Prank phone call receives hostile response

LONDON — He starred in “Forgetting Sarah Marshall” and was picked as one of Variety‘s 10 comics to watch, but Russell Brand’s latest performance is no laughing matter for the BBC.

The pubcaster received more than 10,000 complaints after Brand’s pre-recorded BBC Radio 2 show was allowed to go to air on Oct. 18 even though it contained audio of Brand and co-host Jonathon Ross leaving lewd messages on the voicemail of veteran actor Andrew Sachs, who’d had to cancel his appearance on the show.

The prank messages concerned an alleged sexual escapade with Sachs’ 23-year-old granddaughter, Georgina Baillie, a model and performer with burlesque dance group the Satanic Sluts.

Brand called back during the show to apologize and later issued a private apology, which Sachs said he never received although he said he did get one from Ross.

But public disgust at the BBC’s latest gaffe has reached the top echelons, as commentators and politicians weighed in to bash the Beeb.

On Tuesday, Prime Minister Gordon Brown called the incident “clearly inappropriate and unacceptable.”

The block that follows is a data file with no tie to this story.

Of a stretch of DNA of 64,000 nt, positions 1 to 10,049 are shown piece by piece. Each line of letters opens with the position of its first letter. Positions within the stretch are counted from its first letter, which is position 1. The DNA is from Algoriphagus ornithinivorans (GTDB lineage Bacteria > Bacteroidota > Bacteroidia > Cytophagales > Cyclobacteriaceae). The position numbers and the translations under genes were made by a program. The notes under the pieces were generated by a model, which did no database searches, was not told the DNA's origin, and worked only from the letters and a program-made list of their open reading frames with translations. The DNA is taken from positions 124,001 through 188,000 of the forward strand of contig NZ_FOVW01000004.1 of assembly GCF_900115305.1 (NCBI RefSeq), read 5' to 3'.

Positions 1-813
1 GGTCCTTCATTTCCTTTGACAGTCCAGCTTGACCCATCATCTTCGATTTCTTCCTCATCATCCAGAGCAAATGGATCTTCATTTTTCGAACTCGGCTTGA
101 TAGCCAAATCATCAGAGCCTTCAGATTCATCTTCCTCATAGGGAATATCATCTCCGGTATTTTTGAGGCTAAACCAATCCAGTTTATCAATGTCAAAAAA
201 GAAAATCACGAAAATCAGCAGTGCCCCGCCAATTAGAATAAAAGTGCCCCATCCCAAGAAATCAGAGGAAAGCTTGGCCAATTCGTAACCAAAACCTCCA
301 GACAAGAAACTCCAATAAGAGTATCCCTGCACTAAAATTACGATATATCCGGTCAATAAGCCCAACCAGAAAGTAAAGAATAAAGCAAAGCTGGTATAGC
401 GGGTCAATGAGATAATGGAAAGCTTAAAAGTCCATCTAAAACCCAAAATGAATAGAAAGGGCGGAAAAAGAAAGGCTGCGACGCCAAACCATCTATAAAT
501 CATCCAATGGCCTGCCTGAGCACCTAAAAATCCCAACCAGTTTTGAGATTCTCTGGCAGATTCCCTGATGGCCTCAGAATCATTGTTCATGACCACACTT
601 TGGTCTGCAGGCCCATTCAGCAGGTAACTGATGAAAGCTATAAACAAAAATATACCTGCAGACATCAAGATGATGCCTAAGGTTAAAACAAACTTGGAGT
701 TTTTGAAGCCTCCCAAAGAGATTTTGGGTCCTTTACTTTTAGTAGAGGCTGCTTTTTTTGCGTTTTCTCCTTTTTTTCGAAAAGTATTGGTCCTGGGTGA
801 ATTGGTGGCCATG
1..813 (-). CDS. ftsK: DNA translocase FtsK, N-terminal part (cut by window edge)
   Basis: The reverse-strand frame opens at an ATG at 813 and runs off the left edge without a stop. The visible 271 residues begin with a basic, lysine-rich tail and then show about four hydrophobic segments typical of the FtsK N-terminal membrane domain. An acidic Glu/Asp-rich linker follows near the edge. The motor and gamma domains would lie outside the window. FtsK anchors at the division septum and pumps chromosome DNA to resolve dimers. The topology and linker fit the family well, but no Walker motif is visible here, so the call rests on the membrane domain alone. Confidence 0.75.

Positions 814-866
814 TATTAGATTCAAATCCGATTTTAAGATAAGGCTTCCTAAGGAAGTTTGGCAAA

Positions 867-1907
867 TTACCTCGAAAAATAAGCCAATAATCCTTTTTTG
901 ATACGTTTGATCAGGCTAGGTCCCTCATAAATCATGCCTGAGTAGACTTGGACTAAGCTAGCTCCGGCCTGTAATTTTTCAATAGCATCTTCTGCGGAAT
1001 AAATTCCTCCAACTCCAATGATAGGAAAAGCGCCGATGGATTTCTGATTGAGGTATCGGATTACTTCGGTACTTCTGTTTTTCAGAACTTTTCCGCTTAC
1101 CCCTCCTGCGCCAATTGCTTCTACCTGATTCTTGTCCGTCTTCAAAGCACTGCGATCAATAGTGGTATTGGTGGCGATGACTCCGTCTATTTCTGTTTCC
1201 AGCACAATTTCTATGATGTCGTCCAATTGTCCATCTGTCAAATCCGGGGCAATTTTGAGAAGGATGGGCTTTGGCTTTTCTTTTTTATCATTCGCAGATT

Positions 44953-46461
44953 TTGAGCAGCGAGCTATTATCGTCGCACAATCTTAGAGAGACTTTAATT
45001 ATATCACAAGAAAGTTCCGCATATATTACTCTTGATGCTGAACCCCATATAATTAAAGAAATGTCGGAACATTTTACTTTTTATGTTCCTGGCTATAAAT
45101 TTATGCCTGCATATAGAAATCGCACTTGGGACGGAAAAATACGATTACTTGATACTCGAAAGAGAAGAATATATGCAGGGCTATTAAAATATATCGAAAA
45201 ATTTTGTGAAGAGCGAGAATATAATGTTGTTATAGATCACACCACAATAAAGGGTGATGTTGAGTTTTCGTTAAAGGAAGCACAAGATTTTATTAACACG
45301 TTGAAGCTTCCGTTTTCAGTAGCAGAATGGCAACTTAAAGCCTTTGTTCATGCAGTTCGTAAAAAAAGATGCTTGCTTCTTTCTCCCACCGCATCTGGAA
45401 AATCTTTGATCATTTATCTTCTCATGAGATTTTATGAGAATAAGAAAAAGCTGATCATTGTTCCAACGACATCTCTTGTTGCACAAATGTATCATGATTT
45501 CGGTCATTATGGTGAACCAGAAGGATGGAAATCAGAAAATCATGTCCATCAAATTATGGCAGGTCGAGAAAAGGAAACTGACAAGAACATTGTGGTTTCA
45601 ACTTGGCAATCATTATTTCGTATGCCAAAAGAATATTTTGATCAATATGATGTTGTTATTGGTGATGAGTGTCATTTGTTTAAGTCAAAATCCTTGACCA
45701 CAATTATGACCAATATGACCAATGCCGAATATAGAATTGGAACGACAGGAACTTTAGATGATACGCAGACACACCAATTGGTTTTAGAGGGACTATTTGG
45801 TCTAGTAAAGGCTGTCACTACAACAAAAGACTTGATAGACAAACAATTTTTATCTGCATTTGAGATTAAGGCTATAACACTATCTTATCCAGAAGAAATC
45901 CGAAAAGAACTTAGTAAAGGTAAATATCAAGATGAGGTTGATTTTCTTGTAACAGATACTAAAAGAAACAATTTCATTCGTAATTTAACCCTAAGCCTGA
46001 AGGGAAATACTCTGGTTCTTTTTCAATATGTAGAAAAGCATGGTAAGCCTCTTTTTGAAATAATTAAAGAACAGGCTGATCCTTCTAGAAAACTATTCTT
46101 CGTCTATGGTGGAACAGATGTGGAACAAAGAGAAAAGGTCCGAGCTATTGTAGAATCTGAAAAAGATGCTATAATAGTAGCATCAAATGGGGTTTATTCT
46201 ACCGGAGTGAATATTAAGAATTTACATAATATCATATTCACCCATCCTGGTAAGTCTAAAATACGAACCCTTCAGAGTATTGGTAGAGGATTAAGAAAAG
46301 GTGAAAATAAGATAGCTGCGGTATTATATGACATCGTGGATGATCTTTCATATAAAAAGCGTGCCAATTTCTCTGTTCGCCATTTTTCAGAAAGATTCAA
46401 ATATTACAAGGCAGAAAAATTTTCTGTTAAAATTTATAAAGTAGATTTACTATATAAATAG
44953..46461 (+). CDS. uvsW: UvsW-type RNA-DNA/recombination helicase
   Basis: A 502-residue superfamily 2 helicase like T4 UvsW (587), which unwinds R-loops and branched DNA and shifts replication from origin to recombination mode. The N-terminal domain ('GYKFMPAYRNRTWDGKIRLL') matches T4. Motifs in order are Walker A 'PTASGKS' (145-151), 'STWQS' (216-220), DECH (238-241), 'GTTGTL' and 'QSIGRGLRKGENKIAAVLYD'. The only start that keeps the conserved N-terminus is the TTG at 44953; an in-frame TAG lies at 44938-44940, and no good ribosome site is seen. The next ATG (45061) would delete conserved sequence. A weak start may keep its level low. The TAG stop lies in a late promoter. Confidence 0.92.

The BBC has also apologized and described the broadcast as “unacceptable and offensive.”

The prank is being probed by the BBC and U.K. media regulator Ofcom to see if the duo breached the broadcasting code.

The incident has again called into question the editorial chain of command at the pubcaster, taken to task last year for showing a doctored trailer for a documentary that wrongly appeared to show Queen Elizabeth II flouncing out of a photo shoot.

Former BBC topper Will Wyatt, whose inquiry into that matter caused a BBC1 exec to resign, described Brand and Ross as “acting like drunken teenagers in a phone box trying to rag one of their chums.”

He added: “But actually this was broadcast over a license fee paid-for network, and it was to an aging actor who hadn’t done anyone any harm. One way or another, someone should take some pain for this.”

Sachs, 78, is best known for playing a Spanish waiter in classic British comedy “Fawlty Towers,” starring John Cleese.

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